The Plan Commission recommended approval for proposed zoning rules for recreational marijuana retailers, a second step in which the city appears on its way to permitting sales in Joliet.
The zoning regulations would permit marijuana sales in major business areas, including the Louis Joliet Mall, while banning them elsewhere, including outside City Hall and the Will County Courthouse.
A public hearing on the proposed zoning attracted only two speakers, and one was the lawyer for a potential marijuana retailer.
The proposal next goes to the City Council, which will have the final say-so on whether Joliet allows dispensaries, cultivation centers and other business operations related to recreational marijuana.
The council already has given staff the green light to develop zoning rules for recreational marijuana dispensaries, an indication it would not take the opt-out action allowed by state law for municipalities that do not want sales in their boundaries once use becomes legal on Jan. 1.
The Plan Commission approved the proposed zoning by 6-1 votes with the one objector being Chairman John Dillon, who questioned whether buffer zones for schools and homes were wide enough.
Dillon voted for zoning allowing cannabis operations in industrial areas but voted against zoning in major business districts and downtown.
“We don’t care if you’re going to smoke pot,” Dillon said. “But I do care where you’re going to sell it and how close it’s going to be.”
The dispensaries would be prohibited within 250 feet of residentially zoned areas and within 500 feet of schools and day care centers.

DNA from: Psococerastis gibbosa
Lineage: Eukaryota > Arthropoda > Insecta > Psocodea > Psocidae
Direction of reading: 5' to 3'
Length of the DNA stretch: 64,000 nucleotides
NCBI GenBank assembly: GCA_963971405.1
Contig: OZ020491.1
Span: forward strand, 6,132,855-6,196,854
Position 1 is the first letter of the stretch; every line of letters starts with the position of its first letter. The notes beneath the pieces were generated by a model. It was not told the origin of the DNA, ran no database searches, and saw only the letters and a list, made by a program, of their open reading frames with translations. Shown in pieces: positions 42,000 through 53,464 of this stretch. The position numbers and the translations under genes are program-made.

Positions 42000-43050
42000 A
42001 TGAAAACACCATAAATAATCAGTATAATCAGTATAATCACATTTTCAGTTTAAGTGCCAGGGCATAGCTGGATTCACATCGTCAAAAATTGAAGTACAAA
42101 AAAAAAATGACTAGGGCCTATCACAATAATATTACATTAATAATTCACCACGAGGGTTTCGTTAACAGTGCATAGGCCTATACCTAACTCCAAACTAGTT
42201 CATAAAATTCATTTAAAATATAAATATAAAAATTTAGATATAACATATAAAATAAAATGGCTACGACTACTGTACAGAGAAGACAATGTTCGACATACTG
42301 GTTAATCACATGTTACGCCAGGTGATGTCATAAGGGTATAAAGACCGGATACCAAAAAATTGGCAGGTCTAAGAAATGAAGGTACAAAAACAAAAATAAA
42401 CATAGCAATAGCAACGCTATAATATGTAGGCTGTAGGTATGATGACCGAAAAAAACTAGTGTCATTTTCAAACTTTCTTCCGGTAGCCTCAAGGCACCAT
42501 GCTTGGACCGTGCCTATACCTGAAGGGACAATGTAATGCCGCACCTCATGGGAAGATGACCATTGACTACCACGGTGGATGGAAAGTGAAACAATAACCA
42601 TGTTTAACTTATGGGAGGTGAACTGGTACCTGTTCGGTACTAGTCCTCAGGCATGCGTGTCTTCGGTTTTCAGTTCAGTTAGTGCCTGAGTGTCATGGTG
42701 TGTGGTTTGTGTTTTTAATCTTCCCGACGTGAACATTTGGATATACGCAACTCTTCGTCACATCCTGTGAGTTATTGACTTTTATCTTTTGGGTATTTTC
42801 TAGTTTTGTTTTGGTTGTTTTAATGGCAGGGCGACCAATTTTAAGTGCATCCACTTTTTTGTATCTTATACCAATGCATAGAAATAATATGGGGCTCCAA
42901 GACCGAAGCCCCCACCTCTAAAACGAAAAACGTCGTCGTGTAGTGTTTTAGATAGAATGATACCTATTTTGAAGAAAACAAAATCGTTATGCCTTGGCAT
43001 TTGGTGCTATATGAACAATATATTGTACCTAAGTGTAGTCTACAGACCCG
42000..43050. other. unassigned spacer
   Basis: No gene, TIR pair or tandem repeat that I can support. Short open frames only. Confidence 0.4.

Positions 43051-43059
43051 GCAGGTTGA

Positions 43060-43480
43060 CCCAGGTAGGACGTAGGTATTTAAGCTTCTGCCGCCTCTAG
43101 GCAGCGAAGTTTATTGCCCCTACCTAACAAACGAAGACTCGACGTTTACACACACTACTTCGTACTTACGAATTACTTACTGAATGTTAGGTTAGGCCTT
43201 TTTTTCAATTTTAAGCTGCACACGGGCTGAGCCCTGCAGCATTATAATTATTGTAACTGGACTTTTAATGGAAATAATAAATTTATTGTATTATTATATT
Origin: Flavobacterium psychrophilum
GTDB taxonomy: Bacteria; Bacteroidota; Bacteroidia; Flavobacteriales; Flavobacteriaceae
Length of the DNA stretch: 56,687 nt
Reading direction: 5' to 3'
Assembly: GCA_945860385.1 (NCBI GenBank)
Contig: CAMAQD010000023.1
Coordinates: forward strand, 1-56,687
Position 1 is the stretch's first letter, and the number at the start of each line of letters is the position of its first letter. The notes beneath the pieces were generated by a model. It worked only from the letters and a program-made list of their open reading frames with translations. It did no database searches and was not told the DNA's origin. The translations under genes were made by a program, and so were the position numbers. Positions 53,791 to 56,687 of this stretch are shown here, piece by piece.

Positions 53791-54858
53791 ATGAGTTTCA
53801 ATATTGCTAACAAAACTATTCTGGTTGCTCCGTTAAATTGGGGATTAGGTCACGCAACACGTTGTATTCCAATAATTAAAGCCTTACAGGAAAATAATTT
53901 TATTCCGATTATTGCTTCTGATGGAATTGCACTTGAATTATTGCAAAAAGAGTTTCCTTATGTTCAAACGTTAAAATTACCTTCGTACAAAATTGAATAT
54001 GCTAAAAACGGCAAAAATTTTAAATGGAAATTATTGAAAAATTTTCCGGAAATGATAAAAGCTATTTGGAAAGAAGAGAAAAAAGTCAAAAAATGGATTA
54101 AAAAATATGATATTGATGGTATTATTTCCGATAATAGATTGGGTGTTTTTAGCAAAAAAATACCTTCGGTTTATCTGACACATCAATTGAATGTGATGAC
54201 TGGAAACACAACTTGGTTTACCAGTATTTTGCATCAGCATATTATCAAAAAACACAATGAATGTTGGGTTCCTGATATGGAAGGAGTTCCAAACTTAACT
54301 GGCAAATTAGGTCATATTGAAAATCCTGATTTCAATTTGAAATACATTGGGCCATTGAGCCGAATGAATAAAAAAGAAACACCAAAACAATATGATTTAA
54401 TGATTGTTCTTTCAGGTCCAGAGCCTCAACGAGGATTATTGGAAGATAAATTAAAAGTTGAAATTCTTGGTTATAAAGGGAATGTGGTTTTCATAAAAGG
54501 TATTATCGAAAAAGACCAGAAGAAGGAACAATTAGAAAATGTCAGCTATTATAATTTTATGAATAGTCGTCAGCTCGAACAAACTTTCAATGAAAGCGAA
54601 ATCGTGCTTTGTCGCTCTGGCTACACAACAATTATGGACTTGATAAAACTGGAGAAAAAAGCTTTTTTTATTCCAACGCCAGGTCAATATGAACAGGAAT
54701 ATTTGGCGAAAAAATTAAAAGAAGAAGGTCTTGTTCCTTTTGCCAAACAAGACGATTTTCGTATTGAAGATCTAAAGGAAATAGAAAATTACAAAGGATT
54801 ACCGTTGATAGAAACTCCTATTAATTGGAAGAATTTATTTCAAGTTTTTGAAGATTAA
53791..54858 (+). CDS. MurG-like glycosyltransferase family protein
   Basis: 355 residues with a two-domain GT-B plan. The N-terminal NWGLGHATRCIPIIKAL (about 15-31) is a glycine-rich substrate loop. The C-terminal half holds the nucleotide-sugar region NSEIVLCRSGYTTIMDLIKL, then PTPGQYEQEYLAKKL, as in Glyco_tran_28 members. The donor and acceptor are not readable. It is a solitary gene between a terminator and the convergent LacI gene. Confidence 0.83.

Dillon suggested the buffer zones should be 1,000 feet to 1,500 feet, noting that the zoning rules ban one dispensary from being located within
1,500 feet of another.
“The distance between establishments was put in so we wouldn’t get into a situation where we have too many establishments at one location,” Jackson said. “We did not want them to be over-saturated in one area.”
The zoning permits sales in some sections of downtown while prohibiting dispensaries “from locating near select downtown institutions.” The exclusionary areas would keep dispensaries away from City Hall, the Will County Courthouse, the Rialto Square Theatre, the Joliet Public Library and the Joliet Area Historical Museum.
The limits are there “mainly because of the family aspect of the library and museum,” Jackson said. “The courthouse and City Hall – these are the regulatory institutions of the city and the county. We did not think cannabis locations nearby would be appropriate.”
The zoning rules would permit dispensaries in general business districts such as the area around Louis Joliet Mall and major commercial corridors like Jefferson Street, Route 59 and Essington Road.
Other operations, including growing and processing facilities, would be limited to industrial areas, where dispensaries also could open.
The state has already licensed recreational sales for 3C Compassionate Care Center, which now dispenses medical marijuana at its facility on Rock Creek Boulevard.
The medical dispensary has about 200 clients a day, and 3C Compassionate Care would expect between 300 and 500 a customers a day for recreational marijuana, said Kristin Trizna, general manager for the facility.